In a move she describes as “bittersweet,” law school dean Nell Jessup Newton will leave Connecticut later this year to become dean of the University of California’s Hastings College of the Law. Newton is a graduate of Hastings.
“I have turned down many opportunities since I came to UConn,” says Newton, “but I could not turn down the opportunity to go home to San Francisco and my alma mater.”
Newton came to UConn from the University of Denver College of Law in August 2000.
She graduated from the University of California at Berkeley in 1973 before attending Hastings. She began her career at Catholic University in Washington, D.C., where she was the first female
full professor. In 1992, she became a faculty member at American University’s Washington College
Newton says a search for
her replacement will take place this spring.
“During the past five and a half years, Nell Newton has provided exemplary service to the law school, the University, and the state of Connecticut,” says UConn President Philip E. Austin. “She has worked tirelessly and effectively to enhance the quality of
the school’s program and its base of support within the state and throughout the legal community, and leaves the law school in very good condition.”
During her time at UConn, Newton doubled the school’s annual fund, attracted millions
in gifts, and presided over the
creation of two popular certificate programs on taxation and intellectual property.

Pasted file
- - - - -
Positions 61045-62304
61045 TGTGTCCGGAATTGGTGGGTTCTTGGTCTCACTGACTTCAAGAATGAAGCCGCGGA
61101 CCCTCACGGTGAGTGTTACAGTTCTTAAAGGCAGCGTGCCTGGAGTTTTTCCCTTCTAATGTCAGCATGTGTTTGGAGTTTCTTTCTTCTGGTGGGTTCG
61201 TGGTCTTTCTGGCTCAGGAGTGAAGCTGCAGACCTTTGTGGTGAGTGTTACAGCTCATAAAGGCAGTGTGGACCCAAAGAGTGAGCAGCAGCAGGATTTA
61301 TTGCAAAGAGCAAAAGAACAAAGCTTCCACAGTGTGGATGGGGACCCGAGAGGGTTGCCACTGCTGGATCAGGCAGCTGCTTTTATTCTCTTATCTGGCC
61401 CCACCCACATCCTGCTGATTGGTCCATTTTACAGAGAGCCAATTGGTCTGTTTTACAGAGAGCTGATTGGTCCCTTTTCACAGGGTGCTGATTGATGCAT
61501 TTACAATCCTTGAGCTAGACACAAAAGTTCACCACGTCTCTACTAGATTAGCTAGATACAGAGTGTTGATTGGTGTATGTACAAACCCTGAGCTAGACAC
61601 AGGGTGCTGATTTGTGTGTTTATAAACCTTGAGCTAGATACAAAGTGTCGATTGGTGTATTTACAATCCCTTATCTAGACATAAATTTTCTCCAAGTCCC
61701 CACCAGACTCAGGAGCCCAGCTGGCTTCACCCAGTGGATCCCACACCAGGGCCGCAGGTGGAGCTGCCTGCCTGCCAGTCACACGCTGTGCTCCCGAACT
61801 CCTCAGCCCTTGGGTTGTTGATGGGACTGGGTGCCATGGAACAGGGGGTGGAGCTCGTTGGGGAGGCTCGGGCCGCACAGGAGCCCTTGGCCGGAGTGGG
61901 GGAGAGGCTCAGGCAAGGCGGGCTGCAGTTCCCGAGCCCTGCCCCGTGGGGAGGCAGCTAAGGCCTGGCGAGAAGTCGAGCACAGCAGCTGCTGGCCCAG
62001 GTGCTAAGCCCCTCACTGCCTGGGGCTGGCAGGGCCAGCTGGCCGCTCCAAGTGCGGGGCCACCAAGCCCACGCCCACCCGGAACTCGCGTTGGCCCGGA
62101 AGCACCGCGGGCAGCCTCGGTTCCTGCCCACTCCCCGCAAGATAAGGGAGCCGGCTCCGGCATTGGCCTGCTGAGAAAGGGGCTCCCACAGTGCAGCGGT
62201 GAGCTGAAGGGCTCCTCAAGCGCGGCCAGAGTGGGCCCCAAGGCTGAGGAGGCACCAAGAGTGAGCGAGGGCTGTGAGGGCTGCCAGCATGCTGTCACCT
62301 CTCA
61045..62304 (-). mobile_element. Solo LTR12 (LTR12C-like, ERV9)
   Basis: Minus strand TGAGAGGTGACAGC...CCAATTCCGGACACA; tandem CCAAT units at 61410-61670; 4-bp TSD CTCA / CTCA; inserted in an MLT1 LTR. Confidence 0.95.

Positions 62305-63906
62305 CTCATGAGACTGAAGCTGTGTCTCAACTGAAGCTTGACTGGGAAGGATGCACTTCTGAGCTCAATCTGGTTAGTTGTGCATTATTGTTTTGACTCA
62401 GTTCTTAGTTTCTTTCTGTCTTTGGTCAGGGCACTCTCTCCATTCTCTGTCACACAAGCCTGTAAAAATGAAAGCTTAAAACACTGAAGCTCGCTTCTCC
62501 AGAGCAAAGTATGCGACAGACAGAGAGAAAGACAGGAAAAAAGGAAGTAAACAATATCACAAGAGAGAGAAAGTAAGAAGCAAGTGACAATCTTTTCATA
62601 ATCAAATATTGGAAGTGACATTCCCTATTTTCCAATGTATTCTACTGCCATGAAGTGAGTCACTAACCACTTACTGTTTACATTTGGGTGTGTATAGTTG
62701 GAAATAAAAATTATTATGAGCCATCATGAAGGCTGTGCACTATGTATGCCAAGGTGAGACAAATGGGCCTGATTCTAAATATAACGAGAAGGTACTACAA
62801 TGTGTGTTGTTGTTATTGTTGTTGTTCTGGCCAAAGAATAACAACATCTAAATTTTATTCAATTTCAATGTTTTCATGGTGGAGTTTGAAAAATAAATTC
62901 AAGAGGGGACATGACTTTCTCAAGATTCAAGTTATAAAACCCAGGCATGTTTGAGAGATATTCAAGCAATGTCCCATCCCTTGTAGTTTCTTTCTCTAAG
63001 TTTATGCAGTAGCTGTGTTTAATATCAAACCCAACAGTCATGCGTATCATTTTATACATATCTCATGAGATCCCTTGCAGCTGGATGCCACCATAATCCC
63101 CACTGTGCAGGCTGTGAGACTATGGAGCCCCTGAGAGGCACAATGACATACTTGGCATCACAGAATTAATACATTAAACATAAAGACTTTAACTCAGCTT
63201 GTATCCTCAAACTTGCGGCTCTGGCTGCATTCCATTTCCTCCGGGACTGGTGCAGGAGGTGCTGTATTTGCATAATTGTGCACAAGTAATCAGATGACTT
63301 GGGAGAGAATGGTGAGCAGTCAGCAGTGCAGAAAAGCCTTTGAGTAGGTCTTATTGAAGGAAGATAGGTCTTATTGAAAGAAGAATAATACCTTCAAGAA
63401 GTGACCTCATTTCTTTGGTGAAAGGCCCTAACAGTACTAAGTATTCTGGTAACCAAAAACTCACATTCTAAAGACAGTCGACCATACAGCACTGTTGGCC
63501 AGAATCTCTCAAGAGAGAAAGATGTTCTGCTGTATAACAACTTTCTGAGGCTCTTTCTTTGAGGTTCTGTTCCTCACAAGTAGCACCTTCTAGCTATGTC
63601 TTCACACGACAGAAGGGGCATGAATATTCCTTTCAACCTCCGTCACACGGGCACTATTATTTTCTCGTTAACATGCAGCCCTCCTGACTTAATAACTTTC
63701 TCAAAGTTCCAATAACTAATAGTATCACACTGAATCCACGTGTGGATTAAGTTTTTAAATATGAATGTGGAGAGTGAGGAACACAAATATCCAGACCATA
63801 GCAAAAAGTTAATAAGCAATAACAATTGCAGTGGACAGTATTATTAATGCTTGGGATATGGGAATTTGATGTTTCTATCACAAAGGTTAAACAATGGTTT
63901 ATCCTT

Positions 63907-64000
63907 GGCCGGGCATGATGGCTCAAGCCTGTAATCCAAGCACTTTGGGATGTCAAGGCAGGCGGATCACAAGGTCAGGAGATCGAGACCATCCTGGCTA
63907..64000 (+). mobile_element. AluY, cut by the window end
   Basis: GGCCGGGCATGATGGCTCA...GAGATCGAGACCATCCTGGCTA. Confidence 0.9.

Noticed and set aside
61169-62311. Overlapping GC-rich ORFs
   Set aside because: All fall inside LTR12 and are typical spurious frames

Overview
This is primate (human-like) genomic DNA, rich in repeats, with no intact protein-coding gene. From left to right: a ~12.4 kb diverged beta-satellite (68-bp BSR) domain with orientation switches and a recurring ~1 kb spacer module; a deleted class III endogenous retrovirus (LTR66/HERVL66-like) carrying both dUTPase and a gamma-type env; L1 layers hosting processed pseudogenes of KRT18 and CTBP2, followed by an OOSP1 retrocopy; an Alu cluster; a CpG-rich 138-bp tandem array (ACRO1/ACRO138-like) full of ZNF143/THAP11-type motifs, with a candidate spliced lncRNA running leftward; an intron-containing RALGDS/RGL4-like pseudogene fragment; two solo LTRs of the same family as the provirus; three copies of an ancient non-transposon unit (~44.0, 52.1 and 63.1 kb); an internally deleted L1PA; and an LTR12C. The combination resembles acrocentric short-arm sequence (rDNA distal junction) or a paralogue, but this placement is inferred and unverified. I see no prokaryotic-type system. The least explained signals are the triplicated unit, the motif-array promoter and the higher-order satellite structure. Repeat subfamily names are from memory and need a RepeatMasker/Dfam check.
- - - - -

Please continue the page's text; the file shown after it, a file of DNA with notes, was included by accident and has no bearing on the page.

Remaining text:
In addition, the percentage of students pursuing judicial clerkships after graduation grew to “an astounding 18 percent of the graduating class,” says Newton. And the number of conferences and talks held at the school increased, including a visit by Supreme Court Justice Ruth Bader Ginsberg, as well as international jurists from France and South Africa. In April, Supreme Court Justice Antonin Scalia will speak at the law school.
Nell Jessup Newton, dean of the law school, will become dean of the Hastings College of Law at the University of California later this year.
|Photo by Peter Morenus
Newton fostered the school’s growing visibility in the field of international human rights, including the establishment of a highly successful asylum and human rights clinic.
“Dean Newton has been a superb leader for the School of Law,” says Provost Peter J. Nicholls. “She has emphasized the importance of high academic quality through the recruitment of outstanding faculty and the admission of strong students into the law program; recognized the importance of fund raising in support of academic priorities; and made alumni support a high priority during her administration.”
Newton is known as a national authority on Indian law, an interest that developed when she was in law school and worked for California Indian Legal Services during a summer. She has spent 25 years working on the subject, along with her other focus, constitutional law. She is the co-author of a leading textbook on Indian law, Cases & Materials on American Indian Law, and is editor-in-chief of the 2005 edition of the only scholarly treatise in Indian law, Cohen’s Handbook of Federal Indian Law.
Newton says she will miss Connecticut. “The UConn faculty is possibly the most collegial on the planet, the staff are amazingly dedicated, and our students are smart and ambitious without being the least bit cut-throat,” she says. “I will always hold UConn close to my heart.”